length of 3-inch steel pipe (1/4-inch wall thickness) with steel plates on each end alongside
each air bag.  Inflate them to raise the body high enough to insert the pipe between axle
assembly and a suitably solid point on the bus frame, then deflate the bag.  Doing this all
at once all the way around the coach is "left as an exercise for the student" to figure out
how. Smiley

Most injuries/fatalities boil down to somebody doing something really stupid (like falling
asleep under a bus? -- Were they out to late the night before? Why?).  Sometimes
life can be rather unforgiving.  I sometimes wonder who was silently protecting Ben
Franklin from himself while he was "discovering' electricity in lightning!  That's a really
good way to get critically killed (or is it "become critically dead"?)...

Clarke
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« Reply #7 on: November 25, 2006, 09:21:22 PM »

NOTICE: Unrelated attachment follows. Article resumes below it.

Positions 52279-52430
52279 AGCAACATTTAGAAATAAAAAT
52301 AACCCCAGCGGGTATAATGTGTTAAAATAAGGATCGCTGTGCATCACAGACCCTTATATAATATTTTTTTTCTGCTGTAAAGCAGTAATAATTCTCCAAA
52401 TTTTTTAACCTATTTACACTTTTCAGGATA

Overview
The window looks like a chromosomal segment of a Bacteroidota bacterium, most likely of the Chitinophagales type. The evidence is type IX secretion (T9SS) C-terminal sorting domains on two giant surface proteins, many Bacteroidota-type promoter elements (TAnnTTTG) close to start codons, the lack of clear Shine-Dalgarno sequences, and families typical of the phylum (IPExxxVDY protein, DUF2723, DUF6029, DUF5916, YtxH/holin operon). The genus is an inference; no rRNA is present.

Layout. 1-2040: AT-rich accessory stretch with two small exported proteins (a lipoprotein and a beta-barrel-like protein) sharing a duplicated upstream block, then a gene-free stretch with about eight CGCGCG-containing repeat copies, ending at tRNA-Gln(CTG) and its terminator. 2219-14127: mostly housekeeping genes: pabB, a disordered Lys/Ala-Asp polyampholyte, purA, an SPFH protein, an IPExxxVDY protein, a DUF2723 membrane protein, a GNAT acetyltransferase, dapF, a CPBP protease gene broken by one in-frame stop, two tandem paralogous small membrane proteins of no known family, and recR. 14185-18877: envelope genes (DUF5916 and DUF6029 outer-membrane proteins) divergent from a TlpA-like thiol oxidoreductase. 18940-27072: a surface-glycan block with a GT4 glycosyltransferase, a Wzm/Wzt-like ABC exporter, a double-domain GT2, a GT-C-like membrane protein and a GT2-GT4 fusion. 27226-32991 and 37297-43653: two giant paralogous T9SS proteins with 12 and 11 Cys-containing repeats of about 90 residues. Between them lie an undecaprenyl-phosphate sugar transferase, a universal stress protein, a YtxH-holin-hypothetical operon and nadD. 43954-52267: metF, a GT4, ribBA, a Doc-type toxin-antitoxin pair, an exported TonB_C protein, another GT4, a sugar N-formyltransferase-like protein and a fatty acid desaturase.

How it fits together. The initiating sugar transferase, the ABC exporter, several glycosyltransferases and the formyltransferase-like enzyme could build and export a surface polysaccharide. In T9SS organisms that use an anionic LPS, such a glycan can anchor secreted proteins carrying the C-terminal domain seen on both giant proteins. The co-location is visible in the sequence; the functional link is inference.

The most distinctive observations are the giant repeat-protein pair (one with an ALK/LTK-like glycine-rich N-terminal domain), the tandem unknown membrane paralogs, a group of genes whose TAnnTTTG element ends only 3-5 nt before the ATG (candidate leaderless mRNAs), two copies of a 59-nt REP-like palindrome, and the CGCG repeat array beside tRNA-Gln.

Clarke...
In referance to your comment of (doing something really stupid, like falling asleep under a bus).
It would be best to slow down, and consider your words.
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kingfa39
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« Reply #8 on: November 26, 2006, 10:48:57 AM »

I knew of two experenced mechanics that had buses fall on them, one worked for greyhound for yrs ( charlie neal) ,and had his own business in NC, broke all his ribs, he managed to get a airline to a jack and get himself out, the other in VA neither were killed but were really hurt, if it can happen to these guys it can happen to any of us , pay close attn to what you are doing when you crawl under your bus (please)  Charlie was a great mechanic had a heart attack and has left us, he was good on all GM s